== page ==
Typical oilfield applications must pump two separate chemicals to aggressively address each problem, clay swelling and migration. This functionalized biopolymer is specifically designed to accomplish both tasks with one chemical. Additionally, because it is a liquid, it is dispersed throughout the reservoir and fracture system, providing the best approach to address migrating as well as swelling clays. For cost and logistical reasons it is common for operators to take approaches to arrest the clay swelling piece but not the migration component, which as observed can be significant. With HPPE’s biochemically engineered clay control biopolymers, the need to pump two separate chemicals and the associated cost problem is eliminated.
Biosurfactants for the oil field
Surfactant use in the oil field is wellestablished for application in stimulation, completion and drilling fluids. A primary use is to reduce interaction issues associated with the fracturing and formation fluids in the reservoir and fracture system, thereby reducing formation damage and optimizing the hydrocarbon production. The HPPE surfactants consist of nanometer-sized surfactant droplets. This droplet size is a valuable new feature and yields a stable, small internal phase that lowers surface tension of liquid-liquid and liquid-mineral contact surfaces while permitting its access to the lowest permeability zones in unconventional reservoirs. Additionally, some testing indicates that the HPPE EBF surfactants reduce absorption depletion, which is a typical problem in reservoir completion applications.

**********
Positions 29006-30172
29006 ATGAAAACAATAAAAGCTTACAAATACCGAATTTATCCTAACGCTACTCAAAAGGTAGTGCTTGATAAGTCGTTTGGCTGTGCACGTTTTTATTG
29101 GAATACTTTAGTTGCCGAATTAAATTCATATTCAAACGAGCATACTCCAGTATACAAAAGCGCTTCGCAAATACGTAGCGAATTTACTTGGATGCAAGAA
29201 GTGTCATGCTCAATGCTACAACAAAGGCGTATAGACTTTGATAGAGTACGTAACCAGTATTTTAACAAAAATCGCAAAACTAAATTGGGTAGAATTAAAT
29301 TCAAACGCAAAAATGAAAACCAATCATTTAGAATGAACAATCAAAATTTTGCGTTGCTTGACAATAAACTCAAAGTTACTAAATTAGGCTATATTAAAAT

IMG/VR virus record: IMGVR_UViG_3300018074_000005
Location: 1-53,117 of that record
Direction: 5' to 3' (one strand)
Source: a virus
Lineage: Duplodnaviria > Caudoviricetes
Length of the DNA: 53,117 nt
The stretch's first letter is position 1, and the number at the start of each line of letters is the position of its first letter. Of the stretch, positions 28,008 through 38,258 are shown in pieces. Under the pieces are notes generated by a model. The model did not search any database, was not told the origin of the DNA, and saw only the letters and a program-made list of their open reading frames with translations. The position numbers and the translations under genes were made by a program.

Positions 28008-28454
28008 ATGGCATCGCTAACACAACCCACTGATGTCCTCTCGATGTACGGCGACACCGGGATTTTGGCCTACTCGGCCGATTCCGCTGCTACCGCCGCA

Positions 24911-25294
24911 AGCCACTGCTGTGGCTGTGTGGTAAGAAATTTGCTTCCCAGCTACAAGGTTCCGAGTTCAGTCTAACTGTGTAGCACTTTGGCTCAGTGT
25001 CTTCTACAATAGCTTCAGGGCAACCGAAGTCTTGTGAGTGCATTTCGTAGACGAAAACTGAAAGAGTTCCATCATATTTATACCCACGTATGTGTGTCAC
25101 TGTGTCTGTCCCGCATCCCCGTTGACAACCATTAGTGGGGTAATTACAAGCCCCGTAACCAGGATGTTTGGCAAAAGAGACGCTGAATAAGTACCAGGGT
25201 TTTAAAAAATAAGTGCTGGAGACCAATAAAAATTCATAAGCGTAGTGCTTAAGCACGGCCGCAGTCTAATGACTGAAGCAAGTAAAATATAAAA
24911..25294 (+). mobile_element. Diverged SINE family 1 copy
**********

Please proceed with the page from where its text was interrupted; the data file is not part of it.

Interfacial tension is the work required to increase the size of the interface between two adjacent immiscible phases. Lowering the interfacial tension with a surfactant increases the mobilization of oil from the formation to increase the total recovery of oil. HPPE biosurfactant interfacial tension is very competitive with common industry surfactants, while the breakthrough times and oil volumes recoveries are superior. These properties combined with of one of the smallest nano-emulsions in the market maximize reservoir contact and optimize the effectiveness of the application (Figure 2). These features produce a stable solution of nano-scale droplets capable of reducing contact angles at liquid interfaces and providing film-forming geometries in the reservoir (Figure 3). These biosurfactants deliver superior properties to the industry at typical concentrations of 0.5 to 2.0 gallons per thousand (gpt, for treatment rates of gallons of product per thousand gallons of makeup water).